Keywords: concession contracts, Information acquisition, flexible-term concessions
    JEL: D82 D86 H21 L51
    Date: 2019–12
  4. By: Herve Cres (New York University in Abu Dhabi); Mich Tvede (University of East Anglia)
    Abstract: We consider Cournot competition in general equilibrium. Decisions in firms are taken by majority voting. Naturally, interests of voters–shareholders or stakeholders–depend on their endowments and portfolios. We introduce two notions of local Cournot-Walras equilibria to overcome difficulties arising from non-concavity of profit functions and multiplicity of equilibrium prices. We show existence of local Cournot-Walras equilibria, and characterize distributions of voting weights for which equilibrium allocations are Pareto optimal. We discuss the performance of various governances and highlight the importance of financial markets in regulating large firms.
    Keywords: Cournot-Walras equilibrium Majority voting Pareto optimality Shareholder governance Stakeholder democracy Walrasian equilibria
    JEL: D41 D43 D51 D61 D71
    Date: 2020–01–02
  5. By: Treich, Nicolas; Liu, Linqun
    Abstract: It has been established in the literature that, under the assumption of risk-neutral contestants, it is usually optimal for an effort-maximizing contest organizer with a fixed prize budget to award everything to a single winner. This paper studies the role of risk attitudes – risk aversion and prudence in particular – in determining the optimality of winner-take-all contests. We compare the typical single-winner lottery contest with two alternative ways of spreading the rewards to more players: through holding multiple prize-giving lottery competitions or through guaranteeing a bottom prize for the losers. In the first comparison, we found that the multiple-competition contest is as effective as the winner-take-all contest when the contestants are risk neutral, but the former induces more effort than the latter when the contestants are both risk averse and prudent. In the second comparison, we found that the contest with a bottom prize is always dominated by the winner-take-all contest when the contestants are risk neutral, but the former could have an advantage over the latter when the contestants are both risk averse and prudent, and it is more likely so as the contestants become more prudent.
    Keywords: contests; winner take all; multiple prizes; risk aversion; prudence
    JEL: C72 D72 D81
    Date: 2019–12
  6. By: March, Christoph; Sahm, Marco
    Abstract: We investigate overlapping contests in multi-divisional organizations in which an individual's effort simultaneously determines the outcome of several contests on different hierarchical levels. We show that individuals in smaller units are advantaged in the grand (organization-wide) contest for two reasons: First, the incentive to free-ride is smaller in inter-divisional contests. Second, competition in the intradivisional contest is less fierce. Both effects induce a higher marginal utility of effort provision. We test the model in a laboratory experiment and confirm its main predictions. Our results have important consequences for the provision of incentives in organizations and the design of sports competitions.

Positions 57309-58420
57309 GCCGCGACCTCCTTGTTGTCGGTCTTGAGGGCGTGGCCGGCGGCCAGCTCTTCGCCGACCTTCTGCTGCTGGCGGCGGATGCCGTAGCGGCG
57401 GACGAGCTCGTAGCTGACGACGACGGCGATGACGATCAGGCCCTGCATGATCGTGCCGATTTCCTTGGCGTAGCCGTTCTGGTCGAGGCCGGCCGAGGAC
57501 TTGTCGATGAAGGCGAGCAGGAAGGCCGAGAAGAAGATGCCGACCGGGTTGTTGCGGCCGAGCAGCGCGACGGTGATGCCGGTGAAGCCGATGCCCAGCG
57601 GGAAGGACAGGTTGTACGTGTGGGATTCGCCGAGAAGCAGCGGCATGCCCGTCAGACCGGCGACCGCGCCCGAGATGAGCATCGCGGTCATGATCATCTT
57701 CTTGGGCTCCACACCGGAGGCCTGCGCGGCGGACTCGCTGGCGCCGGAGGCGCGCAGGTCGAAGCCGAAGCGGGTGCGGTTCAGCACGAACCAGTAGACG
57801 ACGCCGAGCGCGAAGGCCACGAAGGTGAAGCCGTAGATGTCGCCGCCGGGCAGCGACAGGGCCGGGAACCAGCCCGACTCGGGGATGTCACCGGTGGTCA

Keywords: Contest,Rent-seeking,Hierarchy,Teams,Experiment
    JEL: C72 C92 D72
    Date: 2019
  7. By: Siciliani, Paolo (Bank of England and UCL Laws); Giovannetti, Emanuele (Anglia Ruskin University & Hughes Hall, University of Cambridge)
    Abstract: The paper develops a static model to explore how, under platform competition, heterogeneous levels of switching costs can give rise to an incumbency advantage. The key condition required for the coexistence of both platforms on the market, to have effective competition, relies on the relative strength of switching costs over the network effects. Only when switching costs are stronger than cross-group network benefits is market tipping avoided. The same condition also underpins the presence of a material incumbency advantage vis-à-vis the entrant platform. Therefore, regulatory intervention aimed at facilitating switching, for example by imposing data portability, might worsen entry condition as the incumbent platform is less accommodative. Besides the standard configuration with exogenous singlehoming, we also fully characterise the model with endogenous multihoming on both sides. Partial multihoming occurs only on one side, the one with comparatively lower switching costs. However, in contrast to the seminal ‘competition bottleneck’ model, on the opposite side, where singlehoming arises endogenously, agents face higher prices than under exogenous singlehoming. Therefore, the incumbent platform would normally opt for this regime, whereas we show that the entrant is basically indifferent between the two.